Malaysia Has 117 Oncologists, Short of 300 Needed

Dzulkefly Ahmad says new cancer drugs like targeted therapies are expensive.

KUALA LUMPUR, Feb 4 — There are only 117 oncologists in the country, 2.5 times fewer than the recommended 300 for Malaysia’s 31.6 million population, the Ministry of Health (MOH) said today.

Of the 117, 68 are in the private sector, 35 in MOH hospitals, and 14 in universities, Health Minister Dzulkefly Ahmad said.

Dzulkefly said continuous efforts are ongoing to ensure that more oncologists are trained and available, noting that it is not easy to produce oncologists in Malaysia.

“We will keep harping on this, and we’re getting help from the private sector as well, by way of funding scholarships and what not,” he told reporters after launching World Cancer Day 2020 at KL Sentral here.

“We are doing a catch up over all these indices, these numbers of specialists, the population, doctor’s population, back-to-doctor’s population, are all on my agenda to catch up,” he added.

Currently, he said, existing Master’s graduate programmes in the country produce an additional 12 to 15 oncologists a year, while the parallel pathway programme for oncology specialisation produces two candidates yearly. About 17 new oncologists are produced yearly.

Apart from this, sub-specialties are also producing oncologists, he added, in areas such as gynaecologic oncology (38 yearly), orthopaedic oncology (13), haematological oncology, (18), and paediatric oncology (15).

Rough global estimates, however, show that the ideal number of oncologists is one per 100,000 population or 10 per million. So, about 300 odd oncologists are needed for Malaysia’s population.

Dzulkefly said MOH will be more than happy to reach the 300: 30 million population size ratio, but noted that the benchmark for identifying specialist-to-population ratios by the World Health Organization (WHO) is linked closely with the country’s economic status.

“There’s no such thing as ideal, but that’s our benchmark (one:100,000), as an upper (middle) income economy,” he told a press conference after launching the event.

Health director-general Dr Noor Hisham Abdullah said efforts are ongoing to promote working with the National Cancer Institute, which MOH hopes will encourage doctors to pursue careers in oncology.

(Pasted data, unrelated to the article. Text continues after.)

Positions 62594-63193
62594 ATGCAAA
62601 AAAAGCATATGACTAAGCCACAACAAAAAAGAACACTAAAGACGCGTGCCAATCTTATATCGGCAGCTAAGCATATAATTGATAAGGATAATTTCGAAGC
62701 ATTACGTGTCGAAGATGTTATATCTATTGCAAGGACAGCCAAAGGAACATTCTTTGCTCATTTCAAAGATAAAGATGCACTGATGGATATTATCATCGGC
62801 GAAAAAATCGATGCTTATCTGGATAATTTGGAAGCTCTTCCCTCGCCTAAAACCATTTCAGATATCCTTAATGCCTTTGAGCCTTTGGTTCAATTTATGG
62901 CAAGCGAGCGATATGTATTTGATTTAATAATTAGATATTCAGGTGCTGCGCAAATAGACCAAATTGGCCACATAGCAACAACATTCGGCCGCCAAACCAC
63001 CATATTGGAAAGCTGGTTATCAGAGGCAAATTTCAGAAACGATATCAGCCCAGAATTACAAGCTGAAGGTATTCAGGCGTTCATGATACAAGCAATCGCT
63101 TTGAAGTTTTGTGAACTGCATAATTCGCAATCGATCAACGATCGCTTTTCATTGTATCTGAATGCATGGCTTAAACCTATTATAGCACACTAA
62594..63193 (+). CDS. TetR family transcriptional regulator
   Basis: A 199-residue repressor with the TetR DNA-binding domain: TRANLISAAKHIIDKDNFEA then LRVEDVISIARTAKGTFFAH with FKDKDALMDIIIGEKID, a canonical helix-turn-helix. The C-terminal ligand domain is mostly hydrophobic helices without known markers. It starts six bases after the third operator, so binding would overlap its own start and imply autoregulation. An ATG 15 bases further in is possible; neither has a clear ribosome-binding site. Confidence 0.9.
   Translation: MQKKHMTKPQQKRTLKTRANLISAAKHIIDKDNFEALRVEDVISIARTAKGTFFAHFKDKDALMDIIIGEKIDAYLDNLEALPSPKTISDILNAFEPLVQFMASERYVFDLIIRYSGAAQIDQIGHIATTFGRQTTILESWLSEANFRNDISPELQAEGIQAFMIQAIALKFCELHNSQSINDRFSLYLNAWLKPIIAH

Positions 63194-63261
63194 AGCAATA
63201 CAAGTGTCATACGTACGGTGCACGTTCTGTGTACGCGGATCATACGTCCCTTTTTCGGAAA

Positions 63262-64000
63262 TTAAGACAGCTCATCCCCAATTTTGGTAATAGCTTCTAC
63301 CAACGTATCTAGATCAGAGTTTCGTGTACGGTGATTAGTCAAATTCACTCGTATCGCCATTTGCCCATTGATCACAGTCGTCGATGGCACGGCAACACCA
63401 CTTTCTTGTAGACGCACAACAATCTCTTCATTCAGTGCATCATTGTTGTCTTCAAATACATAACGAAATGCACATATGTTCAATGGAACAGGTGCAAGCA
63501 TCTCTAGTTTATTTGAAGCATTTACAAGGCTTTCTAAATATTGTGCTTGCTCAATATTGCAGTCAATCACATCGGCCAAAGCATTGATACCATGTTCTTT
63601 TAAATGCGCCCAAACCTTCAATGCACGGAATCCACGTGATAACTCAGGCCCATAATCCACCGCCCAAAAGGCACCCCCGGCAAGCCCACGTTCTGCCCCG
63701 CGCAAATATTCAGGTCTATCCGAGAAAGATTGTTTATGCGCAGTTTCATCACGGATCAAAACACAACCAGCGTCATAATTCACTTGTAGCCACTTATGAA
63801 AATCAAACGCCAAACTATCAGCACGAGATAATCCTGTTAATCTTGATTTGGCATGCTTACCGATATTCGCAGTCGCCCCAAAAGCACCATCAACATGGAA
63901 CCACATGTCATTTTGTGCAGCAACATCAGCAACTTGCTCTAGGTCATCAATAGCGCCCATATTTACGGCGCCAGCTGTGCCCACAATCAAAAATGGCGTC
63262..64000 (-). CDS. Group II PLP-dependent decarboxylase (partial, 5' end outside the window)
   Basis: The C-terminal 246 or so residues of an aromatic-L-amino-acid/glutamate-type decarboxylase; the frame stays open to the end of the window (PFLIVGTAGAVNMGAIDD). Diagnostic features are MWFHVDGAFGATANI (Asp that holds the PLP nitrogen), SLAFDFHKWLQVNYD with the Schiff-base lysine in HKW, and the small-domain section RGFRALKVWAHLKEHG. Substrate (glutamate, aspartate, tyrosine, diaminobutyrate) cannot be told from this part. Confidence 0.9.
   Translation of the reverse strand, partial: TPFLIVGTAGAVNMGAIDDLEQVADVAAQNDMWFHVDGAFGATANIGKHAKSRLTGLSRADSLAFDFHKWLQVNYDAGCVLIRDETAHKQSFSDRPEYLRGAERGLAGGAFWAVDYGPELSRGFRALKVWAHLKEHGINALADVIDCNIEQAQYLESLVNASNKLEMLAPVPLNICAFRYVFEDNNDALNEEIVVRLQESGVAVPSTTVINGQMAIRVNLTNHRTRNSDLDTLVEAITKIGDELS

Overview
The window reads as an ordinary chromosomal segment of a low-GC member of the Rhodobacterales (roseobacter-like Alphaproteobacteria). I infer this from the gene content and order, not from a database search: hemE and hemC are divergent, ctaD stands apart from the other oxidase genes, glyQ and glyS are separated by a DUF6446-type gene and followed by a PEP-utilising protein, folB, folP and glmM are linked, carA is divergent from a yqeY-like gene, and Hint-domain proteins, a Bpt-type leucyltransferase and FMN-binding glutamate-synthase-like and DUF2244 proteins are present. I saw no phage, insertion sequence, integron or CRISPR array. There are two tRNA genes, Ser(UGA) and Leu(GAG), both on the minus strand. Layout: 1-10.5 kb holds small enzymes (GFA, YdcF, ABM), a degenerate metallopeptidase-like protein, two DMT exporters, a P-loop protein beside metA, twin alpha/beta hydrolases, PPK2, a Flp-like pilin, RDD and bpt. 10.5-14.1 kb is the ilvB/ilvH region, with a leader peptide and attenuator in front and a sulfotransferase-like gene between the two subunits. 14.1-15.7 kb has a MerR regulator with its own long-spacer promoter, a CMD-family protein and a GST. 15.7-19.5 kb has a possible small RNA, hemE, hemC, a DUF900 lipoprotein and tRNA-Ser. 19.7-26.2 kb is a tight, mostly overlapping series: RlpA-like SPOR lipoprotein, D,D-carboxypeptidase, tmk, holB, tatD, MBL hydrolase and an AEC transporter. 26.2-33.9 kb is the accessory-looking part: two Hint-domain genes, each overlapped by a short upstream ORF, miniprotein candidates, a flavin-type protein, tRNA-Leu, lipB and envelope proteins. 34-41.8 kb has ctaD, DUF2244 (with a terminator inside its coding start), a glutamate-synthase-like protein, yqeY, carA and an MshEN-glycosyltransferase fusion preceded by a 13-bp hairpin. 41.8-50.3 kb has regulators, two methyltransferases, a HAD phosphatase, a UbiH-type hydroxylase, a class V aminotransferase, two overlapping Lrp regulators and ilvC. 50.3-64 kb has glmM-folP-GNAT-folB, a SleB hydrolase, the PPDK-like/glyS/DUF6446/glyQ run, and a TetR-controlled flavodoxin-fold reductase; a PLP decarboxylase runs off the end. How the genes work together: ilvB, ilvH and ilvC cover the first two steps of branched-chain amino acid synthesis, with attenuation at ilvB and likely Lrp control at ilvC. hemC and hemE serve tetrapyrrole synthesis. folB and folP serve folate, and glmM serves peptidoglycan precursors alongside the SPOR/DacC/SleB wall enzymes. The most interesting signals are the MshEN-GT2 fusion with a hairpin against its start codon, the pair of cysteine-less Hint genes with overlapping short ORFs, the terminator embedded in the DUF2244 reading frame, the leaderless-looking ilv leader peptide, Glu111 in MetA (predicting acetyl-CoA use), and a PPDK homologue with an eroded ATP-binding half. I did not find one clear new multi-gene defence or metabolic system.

“And, unlike surgery, for example, most of the patients walk alone and oncology is very challenging, emotionally, and as well as the workload and et cetera,” he said at the same press conference.

“So, our target, (for) the Ministry of Health… is to achieve at least 10 oncologists for one million population, that is our ideal, but then again, now we are far away from the figures that we dream off.”

CodeBlue previously reported that Sarawak has four times fewer oncologists than the recommended oncologist-to-population ratio of 24:2.47 million. It only had six in 2017.

Sew Boon Lui, president of the Society for Cancer Awareness and Advocacy Kuching (SCAN), also said that the Sarawak General Hospital (SGH) is the only public hospital in the whole state — which is about the size of Peninsular Malaysia — with its own oncology department.

Dzulkefly’s comments today come after the launch of the Malaysian National Cancer Registry Report 2012-2016, which reported 11 per cent new cancer cases, and an increase of about five percentage points in late-stage cancer detections.

Earlier, Dzulkefly said while the development of oncological drugs has been laudable with the introduction of newer agents like targeted therapies, procurement of these treatments is costly.

He also said the government is committed to reducing by one-third premature mortality from non-communicable diseases such as cancer and diabetes by 2030, by means of tobacco cessation, obesity reduction, improving screenings and early detection, among others.

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